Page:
The elimination was recommended by the Data Reporting Committee of the Indiana State Board of Education. The rationale for the change was limited to one sentence: “Publication is expensive and the report is largely unusable in that format.”
Rather than publication, the performance report would be published on the Department of Education website and each school’s website.
“Merely posting the reports on the DOE and school district websites would effectively hide the information in plain sight,” said Steve Key, HSPA executive director and general counsel.
A 2014 survey conducted by American Opinion Research showed that 3.8 million adult Hoosiers read at least one newspaper a week. The survey found that 85 percent of adult Hoosiers support the idea of published public notice advertising.
Even when it’s pointed out that such advertising costs may cost government units several thousands of dollars a year, 64 percent still said government units should publish these notices.
“There are no representatives for the public on the Data Reporting Committee, and only 10 representatives from the education field,” Key said.
“Unfortunately, many government officials look at public notice in terms of how it impacts them, not the benefit to the public to be informed,” Key said.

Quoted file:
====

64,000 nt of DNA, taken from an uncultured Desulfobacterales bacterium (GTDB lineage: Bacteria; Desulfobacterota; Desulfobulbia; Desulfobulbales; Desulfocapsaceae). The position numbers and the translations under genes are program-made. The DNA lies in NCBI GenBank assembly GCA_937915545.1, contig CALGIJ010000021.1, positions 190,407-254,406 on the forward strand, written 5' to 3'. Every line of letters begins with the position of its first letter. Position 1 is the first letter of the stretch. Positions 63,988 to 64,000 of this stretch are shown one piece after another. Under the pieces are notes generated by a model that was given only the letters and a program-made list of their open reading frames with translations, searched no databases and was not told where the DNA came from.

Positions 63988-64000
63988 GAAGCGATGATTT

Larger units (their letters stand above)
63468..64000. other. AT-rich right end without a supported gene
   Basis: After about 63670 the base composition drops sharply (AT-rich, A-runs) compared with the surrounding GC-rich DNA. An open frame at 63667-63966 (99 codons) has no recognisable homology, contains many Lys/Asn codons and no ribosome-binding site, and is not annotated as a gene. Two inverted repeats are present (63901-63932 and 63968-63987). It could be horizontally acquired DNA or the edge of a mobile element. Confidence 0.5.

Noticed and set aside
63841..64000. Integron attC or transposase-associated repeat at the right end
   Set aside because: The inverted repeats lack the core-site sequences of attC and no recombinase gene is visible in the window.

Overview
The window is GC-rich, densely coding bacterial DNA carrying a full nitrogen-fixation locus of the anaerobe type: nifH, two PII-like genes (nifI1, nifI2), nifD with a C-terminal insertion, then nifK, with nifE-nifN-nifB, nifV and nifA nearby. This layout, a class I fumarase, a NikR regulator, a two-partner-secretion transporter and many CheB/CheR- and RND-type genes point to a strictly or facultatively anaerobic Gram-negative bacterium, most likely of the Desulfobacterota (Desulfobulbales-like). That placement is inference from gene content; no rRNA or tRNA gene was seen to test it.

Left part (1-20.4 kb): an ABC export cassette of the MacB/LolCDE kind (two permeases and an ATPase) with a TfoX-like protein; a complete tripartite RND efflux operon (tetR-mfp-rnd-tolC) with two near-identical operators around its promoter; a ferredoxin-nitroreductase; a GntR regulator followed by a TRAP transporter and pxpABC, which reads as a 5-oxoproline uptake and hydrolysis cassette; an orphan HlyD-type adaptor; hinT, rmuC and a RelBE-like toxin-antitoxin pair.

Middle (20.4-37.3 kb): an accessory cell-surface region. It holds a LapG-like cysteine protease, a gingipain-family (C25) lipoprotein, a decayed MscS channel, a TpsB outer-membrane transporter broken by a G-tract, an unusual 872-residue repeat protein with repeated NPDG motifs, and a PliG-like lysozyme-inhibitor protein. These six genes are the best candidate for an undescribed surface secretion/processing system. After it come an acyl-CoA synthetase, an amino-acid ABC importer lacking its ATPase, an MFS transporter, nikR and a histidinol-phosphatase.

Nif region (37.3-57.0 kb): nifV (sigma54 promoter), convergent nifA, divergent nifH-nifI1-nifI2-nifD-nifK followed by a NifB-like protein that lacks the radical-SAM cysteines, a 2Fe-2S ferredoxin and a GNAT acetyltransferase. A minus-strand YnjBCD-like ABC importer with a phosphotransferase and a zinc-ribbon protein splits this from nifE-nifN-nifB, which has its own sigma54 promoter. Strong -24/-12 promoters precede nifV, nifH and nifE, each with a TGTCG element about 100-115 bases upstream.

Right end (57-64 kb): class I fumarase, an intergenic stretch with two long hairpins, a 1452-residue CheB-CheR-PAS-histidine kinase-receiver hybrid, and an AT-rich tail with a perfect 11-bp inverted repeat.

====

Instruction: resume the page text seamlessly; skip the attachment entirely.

“This unfortunate attitude was best summed up by a Lake County school superintendent who told a publisher that ‘the only thing that happens when we publish public notices is that people come to our meetings and give us crap about what we’re doing’.”
As of Jan. 2, only a few bills had been released to the public by the General Assembly. The HSPA does not have a bill number that includes the DOE recommendation to eliminate publication of the performance report.
The published report goes back to the time of President George W. Bush who lauded the government transparency of the annual school performance report and its publication in local newspapers.
Key said the readership of the report was evidenced by the fact realtors indicated property values were impacted in Hamilton County because home buyers were using the information in determining which neighborhoods they wanted to live so their children could attend higher performing elementary schools.
HSPA has indicated its concern with this recommendation to the committee chairmen of the Senate and House education committees – Sen. Dennis Kruse, R-Auburn, and Rep. Bob Behning, R-Indianapolis.